I'm not sure whether this comment refers to Santiago the Sexy one or Santiago the Knight. This is only a minefield when posters are unable to distinguish between facts and their own opinion. I'm interested in what's going on in Spain, both in the past and now. Calling an action or event politically correct is an opinion, reporting the action or event is not. There are a number of reasons why I found the article about Santiago as the patron saint of Membrilla (the town with the modern painting discussed here) interesting.

One such thing was the fact that the veneration of the apostle received a new impulse as recently as 1981 when a hermanidad (brotherhood) was founded who accompany their wooden statue of the apostle during processions but have to leave the brotherhood after the age of 40. And yes, during restoration work on another statue, defeated muslim and sword were removed and a cross was put into the apostel's hand instead. It made interesting reading instead of the umpteenth rehash of a bouquet of fresh flowers in Compostela or a statue high up on the second level of a building in Logroño that nobody looks at anyway.
 

GettingThere

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#37
Well I like it. Although for some reason I looked at the staff in Santiago's hand and immediately thought "croquet mallet". Not sure why, but now I'm picturing the other players... o_O:D
 

HedaP

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#38
I like it too. Santiago has always been a bit of an enigma to me. I find the supposedly sexy Santiago of the painting a bit easier to relate to than the Moor killer Santiago. Even apostles were once humans. :) And yes before anyone jumps in to educate me, I am aware the Moor killer bit was after the fact.
 
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Camino(s) past & future
'
#40
Bogong(ducking for cover)
Without the many diverse replies in this thread, I would never have given a second thought to the painting or had a second look at it ... but currently I'm wondering whether overweight angels can fly :cool:.

For anyone interested in the painter - he sounds muy simpatico, with an interesting life - below is a link to the original article (in Spanish) that lies at the origin of the current flurry of articles about the painting, with a recording of the telephone interview with him about the controversy; duration is 9 minutes. Unfortunately, my Spanish is not good enough to understand all of the phone conversation but I enjoyed listening to it nevertheless.

http://cadenaser.com/emisora/2018/02/07/ser_ciudad_real/1517982510_252194.html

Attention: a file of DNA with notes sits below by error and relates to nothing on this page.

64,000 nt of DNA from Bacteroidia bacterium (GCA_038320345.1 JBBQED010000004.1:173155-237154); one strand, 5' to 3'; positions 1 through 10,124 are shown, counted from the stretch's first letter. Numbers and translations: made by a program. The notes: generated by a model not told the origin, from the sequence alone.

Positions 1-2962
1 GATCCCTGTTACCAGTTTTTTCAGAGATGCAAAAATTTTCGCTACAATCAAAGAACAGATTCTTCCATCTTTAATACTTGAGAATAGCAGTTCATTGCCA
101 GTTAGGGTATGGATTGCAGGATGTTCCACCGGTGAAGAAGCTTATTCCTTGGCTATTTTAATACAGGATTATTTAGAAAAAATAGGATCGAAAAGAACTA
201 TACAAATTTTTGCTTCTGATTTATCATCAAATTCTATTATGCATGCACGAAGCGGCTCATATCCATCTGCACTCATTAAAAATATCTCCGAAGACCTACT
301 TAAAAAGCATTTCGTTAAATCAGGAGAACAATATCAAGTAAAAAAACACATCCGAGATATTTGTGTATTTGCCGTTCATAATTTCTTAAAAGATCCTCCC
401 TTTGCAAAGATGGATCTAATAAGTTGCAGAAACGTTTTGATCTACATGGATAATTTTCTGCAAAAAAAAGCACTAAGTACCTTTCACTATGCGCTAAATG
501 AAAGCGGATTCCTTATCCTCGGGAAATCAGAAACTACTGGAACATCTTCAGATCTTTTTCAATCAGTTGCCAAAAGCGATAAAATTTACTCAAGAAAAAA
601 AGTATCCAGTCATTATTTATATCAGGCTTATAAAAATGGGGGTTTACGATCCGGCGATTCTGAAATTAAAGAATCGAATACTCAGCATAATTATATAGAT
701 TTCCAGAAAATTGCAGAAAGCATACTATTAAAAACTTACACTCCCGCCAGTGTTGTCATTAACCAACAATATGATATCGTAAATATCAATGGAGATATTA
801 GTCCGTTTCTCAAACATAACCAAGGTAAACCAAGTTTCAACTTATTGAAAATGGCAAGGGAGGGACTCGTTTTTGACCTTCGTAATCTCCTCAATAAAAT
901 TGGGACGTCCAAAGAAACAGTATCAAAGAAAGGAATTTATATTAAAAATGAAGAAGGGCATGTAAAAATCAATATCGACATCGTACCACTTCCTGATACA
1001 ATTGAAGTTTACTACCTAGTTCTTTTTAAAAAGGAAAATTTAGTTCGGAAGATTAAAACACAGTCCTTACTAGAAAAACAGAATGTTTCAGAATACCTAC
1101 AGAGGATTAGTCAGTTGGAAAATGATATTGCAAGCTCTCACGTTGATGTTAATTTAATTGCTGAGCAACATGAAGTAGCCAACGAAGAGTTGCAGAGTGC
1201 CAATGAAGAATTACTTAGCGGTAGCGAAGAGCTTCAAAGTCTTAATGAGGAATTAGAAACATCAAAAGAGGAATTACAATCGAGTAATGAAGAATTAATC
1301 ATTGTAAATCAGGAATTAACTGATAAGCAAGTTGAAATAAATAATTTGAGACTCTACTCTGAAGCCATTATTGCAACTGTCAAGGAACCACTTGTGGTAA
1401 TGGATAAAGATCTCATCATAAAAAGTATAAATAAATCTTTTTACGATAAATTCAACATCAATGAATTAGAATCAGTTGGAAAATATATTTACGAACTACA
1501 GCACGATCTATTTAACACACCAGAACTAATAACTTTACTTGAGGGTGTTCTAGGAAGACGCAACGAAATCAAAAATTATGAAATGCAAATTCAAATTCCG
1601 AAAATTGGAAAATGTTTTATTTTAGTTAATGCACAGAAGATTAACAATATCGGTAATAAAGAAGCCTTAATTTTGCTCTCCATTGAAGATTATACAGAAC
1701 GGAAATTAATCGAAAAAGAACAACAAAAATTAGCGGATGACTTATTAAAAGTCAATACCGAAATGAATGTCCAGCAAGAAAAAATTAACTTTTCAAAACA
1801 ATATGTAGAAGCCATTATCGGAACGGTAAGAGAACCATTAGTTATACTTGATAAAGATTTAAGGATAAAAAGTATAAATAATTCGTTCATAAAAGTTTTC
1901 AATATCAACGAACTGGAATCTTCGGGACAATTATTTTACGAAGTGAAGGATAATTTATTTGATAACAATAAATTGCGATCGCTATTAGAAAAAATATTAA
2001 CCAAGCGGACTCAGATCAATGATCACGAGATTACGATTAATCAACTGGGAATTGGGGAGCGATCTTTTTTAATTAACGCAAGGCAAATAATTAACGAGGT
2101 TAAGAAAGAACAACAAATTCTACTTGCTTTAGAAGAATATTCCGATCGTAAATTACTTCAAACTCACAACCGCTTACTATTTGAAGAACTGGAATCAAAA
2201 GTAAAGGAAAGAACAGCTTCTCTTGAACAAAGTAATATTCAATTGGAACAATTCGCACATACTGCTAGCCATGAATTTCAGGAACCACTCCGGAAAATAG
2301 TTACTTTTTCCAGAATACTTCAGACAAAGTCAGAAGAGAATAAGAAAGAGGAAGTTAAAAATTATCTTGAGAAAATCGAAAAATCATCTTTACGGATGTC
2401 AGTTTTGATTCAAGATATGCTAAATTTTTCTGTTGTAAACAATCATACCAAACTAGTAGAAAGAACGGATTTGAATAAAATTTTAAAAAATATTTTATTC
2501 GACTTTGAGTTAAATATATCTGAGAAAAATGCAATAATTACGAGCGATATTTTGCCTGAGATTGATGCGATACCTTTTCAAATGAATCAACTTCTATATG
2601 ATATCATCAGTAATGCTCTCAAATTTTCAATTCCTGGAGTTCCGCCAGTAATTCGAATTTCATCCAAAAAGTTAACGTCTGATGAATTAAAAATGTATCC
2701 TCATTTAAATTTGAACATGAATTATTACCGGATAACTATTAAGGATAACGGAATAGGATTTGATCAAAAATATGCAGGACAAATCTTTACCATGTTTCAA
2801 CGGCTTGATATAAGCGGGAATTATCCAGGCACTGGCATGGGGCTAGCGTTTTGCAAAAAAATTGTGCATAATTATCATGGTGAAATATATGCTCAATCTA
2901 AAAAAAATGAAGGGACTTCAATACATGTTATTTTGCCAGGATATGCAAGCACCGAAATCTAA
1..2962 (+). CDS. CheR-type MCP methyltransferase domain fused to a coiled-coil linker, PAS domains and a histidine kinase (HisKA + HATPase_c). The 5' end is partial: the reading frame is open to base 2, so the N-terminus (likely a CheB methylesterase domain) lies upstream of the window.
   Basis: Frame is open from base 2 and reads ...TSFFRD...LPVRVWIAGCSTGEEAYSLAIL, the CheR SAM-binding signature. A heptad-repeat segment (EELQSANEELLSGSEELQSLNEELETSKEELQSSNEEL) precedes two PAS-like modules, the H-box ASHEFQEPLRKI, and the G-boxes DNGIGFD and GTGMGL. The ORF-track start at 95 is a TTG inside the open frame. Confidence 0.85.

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Camino(s) past & future
2011-2017: Home(Germany) to SdC via Cologne-Taizé-Le Puy-Somport-Camino Aragones-Camino Frances
#41
I like this modern interpretation of the apostle. We just celebrated the reformation's 500th anniversary last year, especially here in Germany. Martin Luther, although he was clearly against pilgrimage to Santiago, was very clear in that every believer should build a personal and direct link to god through praying. Also, the concept of a loving instead of a punishing god is vital for his interpretation of the bible, to which I'm very close. I can retrieve some thoughts like that in this painting.

The apostle Jacobus has never been an object of theological reformation, so it's time for the arts to do so.
 

Sailor

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#45
I listened to the interview, rewinded a couple of times at about the 3 minute mark to hear him describe the painting, Santiago is the one on the horse, the [sexy guy] is just a "personaje" [he did not explain what this character represents]. Listening to him was like listening to my oldest brother [RIP] talking in Espanol, wow. To all caminantes, que la luz de Dios alumbre su camino.
 

Kanga

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#46
The "personage" is wearing a scallop shell, and a cross of St James. He is carrying the nice wooden trekking stick he brought from the little stall on the way out of Foncebadon. He has on his blue smock with long sleeves because it dries quickly, gives sun protection, and is lightweight. His trekking clothes are in the wash and this is his spare top and it covers the essentials, so why not?

Obviously he is showing us his badly swollen knee and thigh and is waiting for our sympathetic responses.
 
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#47
Santiago is the one on the horse, the [sexy guy] is just a "personaje" [he did not explain what this character represents].
Thank you so much, @Sailor, I can handle written text in Spanish quite well but the spoken word is another story altogether. Your help is much appreciated.